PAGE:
The Relationship Between UV-VIS Absorption and Structure of Organic Compounds
There are many colored organic compounds, such as dyes and pigments. How is it that these colors come about?
There is a close relationship between the color of an organic compound and its structure. Here, I will explain thisrelationship using absorption spectra of organic compounds obtained with Shimadzu’s UV-2550 UV-VIS spectrophotometer.
1. The Relationship Between Conjugated Double Bond Systems and Absorption Peaks
There are many organic compounds that have conjugated double bond systems (hereafter referred to as “conjugated systems”), in which every other bond is a double bond. These conjugated systems have a large influence on peak wavelengths and absorption intensities.
Fig. 1 shows the structures of benzene, naphthalene, and anthracene. Fig. 2 shows the absorption spectra obtained by dissolving these compounds in ethanol and analyzing the resulting solutions. The concentrations were adjusted so that the absorption intensities of the components were roughly the same. It can be seen in Fig. 2 that peak wavelengths tend to be shifted toward the long wavelength region as the conjugated system gets larger. Table 11) gives the peak wavelengths and the molar absorption coefficients of various organic compounds. The molar absorption coefficient is a measurement of how strongly a substance absorbs light. The larger its value, the greater the absorption. With larger conjugated systems, the absorption peak wavelengths tend to be shifted toward the long wavelength region and the absorption peaks tend to be larger.
|Substance||Absorption Peak||Molar Absorption Coefficient|
Table 1 Absorption Peaks and Molar Absorption Coefficients of Various Organic Substances1)
2. Absorption Spectra of Food Dyes with Large Conjugated Systems
Fig. 3 shows the structures of food dyes New Coccine (Red No. 102) and Brilliant Blue FCF (Blue No. 1) and Fig. 4 shows their absorption spectra. Food dyes tend to have large conjugated systems, like those shown in Fig. 3, and therefore their peak wavelengths tend to be shifted toward the long wavelength region, with peaks appearing in the visible region (400 to 700 nm). This is why they are recognized as colors.
Incidentally, the color that we see is the color that is not absorbed by the substance (which is called the “complementary color”). As shown in Fig. 4, New Coccine absorbs blue and green light in the range 450 to 550 nm, and so the complementary color, red, is seen by the human eye.
Brilliant Blue FCF absorbs yellow light in the range 560 to 650 nm and so blue is seen by the human eye.
3. The Influence of Functional Groups
Absorption peaks are also influenced by functional groups. Fig. 5 shows the absorption spectra of benzene, phenol, which consists of a hydroxyl group bonded to a benzene ring, and pnitrophenol,which consists of a hydroxyl group and a nitro group bonded to a benzene ring. The functional groups influence the conjugated systems, causing the absorption peaks to appear at longer wavelengths than the peak wavelength of benzene, although they do not go beyond 400 nm and enter the visible region. The color of organic compounds, then, is influenced more strongly by the size of the conjugated system.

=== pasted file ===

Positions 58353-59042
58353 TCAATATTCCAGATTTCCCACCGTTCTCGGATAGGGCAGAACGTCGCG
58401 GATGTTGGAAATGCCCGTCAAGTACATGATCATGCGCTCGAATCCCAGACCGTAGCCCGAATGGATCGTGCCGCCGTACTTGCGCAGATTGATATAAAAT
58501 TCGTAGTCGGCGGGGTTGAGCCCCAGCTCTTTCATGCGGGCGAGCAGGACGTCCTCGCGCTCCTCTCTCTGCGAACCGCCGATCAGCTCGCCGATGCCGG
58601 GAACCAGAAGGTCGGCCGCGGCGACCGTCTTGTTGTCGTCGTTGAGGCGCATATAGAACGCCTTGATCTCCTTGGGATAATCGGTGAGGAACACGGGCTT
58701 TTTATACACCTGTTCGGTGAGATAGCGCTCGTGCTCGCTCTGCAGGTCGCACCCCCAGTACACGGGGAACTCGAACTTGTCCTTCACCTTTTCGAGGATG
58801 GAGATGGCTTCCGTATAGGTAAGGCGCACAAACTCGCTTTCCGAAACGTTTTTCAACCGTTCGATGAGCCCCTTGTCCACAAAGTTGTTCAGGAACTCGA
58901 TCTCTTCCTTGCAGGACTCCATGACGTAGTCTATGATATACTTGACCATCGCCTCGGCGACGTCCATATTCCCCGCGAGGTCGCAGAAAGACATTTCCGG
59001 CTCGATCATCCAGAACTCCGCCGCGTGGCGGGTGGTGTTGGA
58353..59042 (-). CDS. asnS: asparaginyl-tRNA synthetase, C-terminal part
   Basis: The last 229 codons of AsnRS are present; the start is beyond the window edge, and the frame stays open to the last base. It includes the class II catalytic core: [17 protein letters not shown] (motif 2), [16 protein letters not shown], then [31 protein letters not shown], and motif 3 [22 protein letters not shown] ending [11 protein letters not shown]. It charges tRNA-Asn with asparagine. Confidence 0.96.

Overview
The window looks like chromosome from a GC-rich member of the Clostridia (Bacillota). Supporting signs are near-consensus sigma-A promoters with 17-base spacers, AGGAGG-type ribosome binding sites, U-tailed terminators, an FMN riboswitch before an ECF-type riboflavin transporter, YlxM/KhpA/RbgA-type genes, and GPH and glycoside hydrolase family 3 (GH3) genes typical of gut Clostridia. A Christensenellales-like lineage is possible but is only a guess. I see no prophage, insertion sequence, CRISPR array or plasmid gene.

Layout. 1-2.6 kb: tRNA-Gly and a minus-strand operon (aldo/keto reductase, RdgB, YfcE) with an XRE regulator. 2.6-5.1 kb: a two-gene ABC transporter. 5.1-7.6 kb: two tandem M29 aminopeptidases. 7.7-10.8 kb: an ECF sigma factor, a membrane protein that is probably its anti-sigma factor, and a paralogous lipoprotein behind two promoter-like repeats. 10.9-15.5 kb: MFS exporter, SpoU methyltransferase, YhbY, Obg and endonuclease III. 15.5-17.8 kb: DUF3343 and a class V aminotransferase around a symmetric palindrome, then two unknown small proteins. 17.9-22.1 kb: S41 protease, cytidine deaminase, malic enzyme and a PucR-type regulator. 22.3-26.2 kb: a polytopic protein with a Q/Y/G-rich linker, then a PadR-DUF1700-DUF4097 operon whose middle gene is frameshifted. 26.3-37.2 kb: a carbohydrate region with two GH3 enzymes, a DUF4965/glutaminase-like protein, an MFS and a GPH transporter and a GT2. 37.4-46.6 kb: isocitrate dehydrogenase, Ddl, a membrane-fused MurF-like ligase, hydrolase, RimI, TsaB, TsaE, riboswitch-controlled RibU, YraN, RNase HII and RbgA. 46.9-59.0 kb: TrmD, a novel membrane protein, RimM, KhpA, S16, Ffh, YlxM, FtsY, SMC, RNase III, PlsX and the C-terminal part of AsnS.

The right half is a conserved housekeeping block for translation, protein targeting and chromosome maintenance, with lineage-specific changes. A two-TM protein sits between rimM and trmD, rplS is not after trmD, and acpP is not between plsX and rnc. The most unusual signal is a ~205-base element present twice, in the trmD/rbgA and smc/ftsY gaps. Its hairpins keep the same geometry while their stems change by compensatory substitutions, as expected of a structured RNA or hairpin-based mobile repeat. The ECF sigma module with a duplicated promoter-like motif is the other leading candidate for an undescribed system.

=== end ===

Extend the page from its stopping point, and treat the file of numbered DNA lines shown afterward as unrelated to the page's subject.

4. Absorption Spectra of Compounds with a Large Molecular Framework and a Small Conjugated System
Fig. 7 shows the absorption spectra of prednisolone, which is used as a pharmaceutical, and benzene. Although prednisolone has a large molecular framework, its conjugated system is small and so its peak wavelengths are not shifted greatly toward the long wavelength region, and its peaks appear at roughly the same position as those of benzene.
5. The Reason for the Shift Toward the Long Wavelength Region
I have shown the relationship between molecular structure and absorption spectra. Why, then, does the peak wavelength tend to be shifted toward the long wavelength region as the size of the conjugated system increases? Let us consider the relationship between the energy of light and the movement of electrons.
Light exhibits properties of both waves and particles (photons). The energy of one photon is expressed as hc/λ, where h is Planck’s constant, c is the speed of light, and λ is the wavelength.
Absorption in the ultraviolet and visible regions is related to the transition of electrons. “Transition” refers to the switching of an electron from one state of motion to another. The state of motion of the π electrons in the conjugated system changes more easily than that of the σ electrons that form the molecular frameworks. If a photon collides with a π electron, that π electron readily changes to a different state of motion. This is
true even if the photon has only a small amount of energy. The π electrons in relatively large conjugated systems are more easily affected by low-energy photons. Transition expresses the way that the energy of photons is absorbed by electrons. If a photon has a relatively small amount of energy, the value of hc/λ for that photon is relatively small, and therefore the value of λ is relatively large. λ is observed as the absorption
wavelength and so, if there is a conjugated system, peaks tend to appear in regions where λ is large, i.e., the long wavelength region.
1) Masayoshi Nakahara: “The Science of Color”, Baifukan (2002), p. 108